NAHB Best in American Living™ Award: Multifamily (Development up to 3 Stories, For Rent), and Judges' Discretionary Award for Innovative Site and Concept Strategies
All housing is Missing Middle, a maximum of 8 units per building: Mansion apartments, fourplexes, small multiplexes, townhouses, and carriage houses
Commercial, Retail or Office
Flex spaces that can grow into retail and commercial use as market demand matures over time
Urban Village Development was an experienced infill developer with an ambitious plan to build a walkable, sustainable community on an empty parcel of land in Nebraska. Opticos designed a vibrant, one-of-a-kind New Urbanist neighborhood that now serves as an inspiring model for walkable urban architecture—not just for the Omaha and Lincoln regions, but for the country as a whole.
Our client: A visionary who needed help
Jerry Reimer of Urban Village Development has a long and successful history of urban infill developments, but he wanted to do something innovative and dynamic at a new site near Papillion, Nebraska. The large plot of land was a clean slate, with a lake nearby and some rambling hills (by Nebraska standards, at least). He needed a designer’s eye to help him bring his bold plan to reality. Check out this video to see the vision come to life.
The Prairie Queen plan
Opticos responded to Reimer’s call with a detailed master plan for the site, dubbed Prairie Queen. The plan encompasses fifty verdant acres of Missing Middle Housing, including mansion apartments, fourplexes, and townhouses, designed by Opticos, all elegantly placed around a refined network of narrow streets and blocks. Emphasis is placed on walkability first, including thoughtful ways to “park” the site minimally with alley loading and on-street parking, which helps maintain a tranquil vibe and keeps cars from defining the character of the neighborhood. Other features include a “center” to come: a series of flexible spaces that can grow into retail and commercial use as market demand matures over time. As part of the entitlement package, Opticos provided a Form-Based Code to replace the existing zoning.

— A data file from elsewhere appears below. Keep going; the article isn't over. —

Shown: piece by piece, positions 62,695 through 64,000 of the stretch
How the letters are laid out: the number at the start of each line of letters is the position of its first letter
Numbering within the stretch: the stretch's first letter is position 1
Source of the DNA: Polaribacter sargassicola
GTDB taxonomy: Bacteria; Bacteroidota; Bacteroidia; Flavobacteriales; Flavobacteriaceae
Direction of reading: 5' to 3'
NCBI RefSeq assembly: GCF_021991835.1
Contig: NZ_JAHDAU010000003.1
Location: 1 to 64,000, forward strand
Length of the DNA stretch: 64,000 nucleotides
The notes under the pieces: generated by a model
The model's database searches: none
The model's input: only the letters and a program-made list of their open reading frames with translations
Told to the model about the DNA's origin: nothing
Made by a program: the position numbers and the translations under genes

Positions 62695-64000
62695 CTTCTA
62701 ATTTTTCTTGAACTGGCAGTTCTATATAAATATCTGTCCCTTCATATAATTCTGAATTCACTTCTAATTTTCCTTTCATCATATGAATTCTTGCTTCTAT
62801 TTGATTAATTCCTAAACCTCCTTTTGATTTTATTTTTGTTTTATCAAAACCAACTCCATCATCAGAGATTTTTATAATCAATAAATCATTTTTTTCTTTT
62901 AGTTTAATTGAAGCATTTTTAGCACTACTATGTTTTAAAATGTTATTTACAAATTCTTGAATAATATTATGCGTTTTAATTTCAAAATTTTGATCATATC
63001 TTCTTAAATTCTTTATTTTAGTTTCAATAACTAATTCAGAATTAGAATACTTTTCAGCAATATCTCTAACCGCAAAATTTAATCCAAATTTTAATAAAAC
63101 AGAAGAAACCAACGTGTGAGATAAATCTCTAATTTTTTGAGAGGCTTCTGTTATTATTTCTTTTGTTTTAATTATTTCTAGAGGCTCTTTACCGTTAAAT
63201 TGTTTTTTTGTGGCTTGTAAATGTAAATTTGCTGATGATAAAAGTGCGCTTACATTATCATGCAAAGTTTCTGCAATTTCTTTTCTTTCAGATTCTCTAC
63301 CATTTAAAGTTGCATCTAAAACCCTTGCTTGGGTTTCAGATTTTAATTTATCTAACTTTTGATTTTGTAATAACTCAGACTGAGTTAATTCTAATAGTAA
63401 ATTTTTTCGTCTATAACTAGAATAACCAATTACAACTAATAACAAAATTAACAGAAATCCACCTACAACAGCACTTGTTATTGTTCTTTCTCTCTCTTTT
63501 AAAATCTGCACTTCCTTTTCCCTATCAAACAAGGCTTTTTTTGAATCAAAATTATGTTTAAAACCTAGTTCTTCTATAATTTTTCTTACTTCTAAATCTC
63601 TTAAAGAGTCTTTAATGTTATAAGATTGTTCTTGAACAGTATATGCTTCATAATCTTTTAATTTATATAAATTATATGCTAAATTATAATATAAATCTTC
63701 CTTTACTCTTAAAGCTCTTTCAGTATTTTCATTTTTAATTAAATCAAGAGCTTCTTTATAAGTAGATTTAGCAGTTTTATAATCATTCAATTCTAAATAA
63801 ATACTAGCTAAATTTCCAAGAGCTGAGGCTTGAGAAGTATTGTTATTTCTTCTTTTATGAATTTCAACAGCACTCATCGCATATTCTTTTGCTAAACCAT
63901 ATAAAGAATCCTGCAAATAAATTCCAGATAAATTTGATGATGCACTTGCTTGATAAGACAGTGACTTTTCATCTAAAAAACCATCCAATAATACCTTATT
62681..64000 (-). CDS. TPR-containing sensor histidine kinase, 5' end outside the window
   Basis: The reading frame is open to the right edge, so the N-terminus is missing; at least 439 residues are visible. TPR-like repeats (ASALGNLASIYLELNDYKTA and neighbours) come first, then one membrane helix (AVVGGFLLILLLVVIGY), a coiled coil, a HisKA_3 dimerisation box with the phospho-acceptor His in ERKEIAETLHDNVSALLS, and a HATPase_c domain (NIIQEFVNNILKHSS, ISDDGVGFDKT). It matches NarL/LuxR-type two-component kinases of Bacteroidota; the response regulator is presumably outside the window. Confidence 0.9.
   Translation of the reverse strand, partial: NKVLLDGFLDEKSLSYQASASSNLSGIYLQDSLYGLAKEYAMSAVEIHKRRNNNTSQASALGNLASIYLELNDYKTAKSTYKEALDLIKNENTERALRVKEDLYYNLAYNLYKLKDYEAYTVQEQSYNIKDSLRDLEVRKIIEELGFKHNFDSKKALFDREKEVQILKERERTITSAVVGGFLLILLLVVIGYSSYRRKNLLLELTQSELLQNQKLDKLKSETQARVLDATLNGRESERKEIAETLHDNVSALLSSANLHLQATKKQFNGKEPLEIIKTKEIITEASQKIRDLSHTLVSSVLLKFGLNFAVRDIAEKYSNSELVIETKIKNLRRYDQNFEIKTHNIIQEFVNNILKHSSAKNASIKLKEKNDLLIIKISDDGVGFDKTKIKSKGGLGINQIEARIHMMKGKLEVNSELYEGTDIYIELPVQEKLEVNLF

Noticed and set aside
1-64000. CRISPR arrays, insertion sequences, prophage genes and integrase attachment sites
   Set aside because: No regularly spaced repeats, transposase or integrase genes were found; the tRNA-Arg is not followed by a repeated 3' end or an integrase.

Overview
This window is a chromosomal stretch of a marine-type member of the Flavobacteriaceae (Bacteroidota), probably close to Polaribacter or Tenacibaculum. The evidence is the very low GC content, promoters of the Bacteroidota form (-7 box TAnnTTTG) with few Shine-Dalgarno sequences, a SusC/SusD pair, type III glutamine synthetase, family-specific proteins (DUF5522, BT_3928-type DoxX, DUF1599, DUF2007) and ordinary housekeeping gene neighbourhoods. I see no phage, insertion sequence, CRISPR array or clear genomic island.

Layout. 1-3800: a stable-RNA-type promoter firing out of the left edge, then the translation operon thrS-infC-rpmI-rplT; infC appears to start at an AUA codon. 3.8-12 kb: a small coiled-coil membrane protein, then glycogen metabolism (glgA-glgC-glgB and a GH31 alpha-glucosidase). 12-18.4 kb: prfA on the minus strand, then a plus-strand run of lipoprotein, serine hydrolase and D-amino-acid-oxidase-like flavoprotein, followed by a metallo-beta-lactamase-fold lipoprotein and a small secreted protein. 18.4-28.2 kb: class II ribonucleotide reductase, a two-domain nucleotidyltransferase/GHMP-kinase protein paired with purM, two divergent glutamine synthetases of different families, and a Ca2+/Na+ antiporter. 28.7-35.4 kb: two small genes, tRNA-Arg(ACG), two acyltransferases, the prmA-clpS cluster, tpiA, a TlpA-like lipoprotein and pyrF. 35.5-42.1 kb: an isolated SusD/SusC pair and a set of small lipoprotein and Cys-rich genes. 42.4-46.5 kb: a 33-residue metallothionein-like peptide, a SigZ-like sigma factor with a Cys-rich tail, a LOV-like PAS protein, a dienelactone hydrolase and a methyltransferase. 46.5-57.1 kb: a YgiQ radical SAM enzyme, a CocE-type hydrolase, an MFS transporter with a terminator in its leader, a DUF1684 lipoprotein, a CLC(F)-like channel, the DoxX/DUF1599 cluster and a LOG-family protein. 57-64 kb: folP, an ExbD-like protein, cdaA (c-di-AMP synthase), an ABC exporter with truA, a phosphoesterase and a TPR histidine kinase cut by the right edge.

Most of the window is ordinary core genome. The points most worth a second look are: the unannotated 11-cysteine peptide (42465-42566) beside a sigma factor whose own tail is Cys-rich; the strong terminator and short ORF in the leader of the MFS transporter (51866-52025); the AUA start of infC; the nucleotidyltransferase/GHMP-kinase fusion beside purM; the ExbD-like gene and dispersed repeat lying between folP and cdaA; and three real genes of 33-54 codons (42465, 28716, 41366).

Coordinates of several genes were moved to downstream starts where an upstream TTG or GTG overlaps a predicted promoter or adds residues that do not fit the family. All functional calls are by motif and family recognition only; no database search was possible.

Key to the project is the MMH Neighborhood Kit™ system, which presents a suite of simple unit plans that can be deployed across sites to create buildings with character and vibrant neighborhoods of Missing Middle Housing. As part of the system and in order to create efficiencies, cost savings, and deliver projects at attainable price points, six unit plans are standardized with the intention that the unit plans can be assembled intelligently into a variety of building types, which in turn can be placed together to create neighborhoods with a lot of variety and character.
A new model for walkable living
The neighborhood is significant in several ways. Nationally, Prairie Queen is the first walkable, New Urbanist neighborhood of its kind, developed only with Missing Middle Housing types. The community will serve as a much-needed model for the Omaha and Lincoln regions, whose previous attempts at New Urbanism have fallen short on implementation quality. The project will also define a new type and quality of multifamily housing in the country.
The project was entitled through a Mixed-Use Development Agreement. As of November 16, 2020, 132 units are completed and futures phases are in progress. This project is a model for people around the country to visit and learn from.
To read more, see additional blog posts:
- An Agile, Cost-Competitive, Alternative Approach to Class A Multifamily Living Using Missing Middle Housing, Part 1
- An Agile, Cost-Competitive, Alternative Approach to Class A Multifamily Living Using Missing Middle Housing, Part 2
Perspective renderings by Depiction
“Opticos worked closely with us to design a beautiful, diverse neighborhood that I couldn’t even imagine when I first walked the site with Dan. It’s been a true pleasure working with them to fulfill my vision.”— Jerry Reimer, Co-founder, Urban Village Development
Architect of Record: Studio 951
Designing a Missing Middle Plan for Small Infill Sites: The Art of Creating Value and a Sense of Place on a Two-to-Five Acre Site, Part 1
Designing a Missing Middle Plan for Small Infill Sites: The Art of Creating Value and a Sense of Place on a Two-to-Five Acre Site, Part 2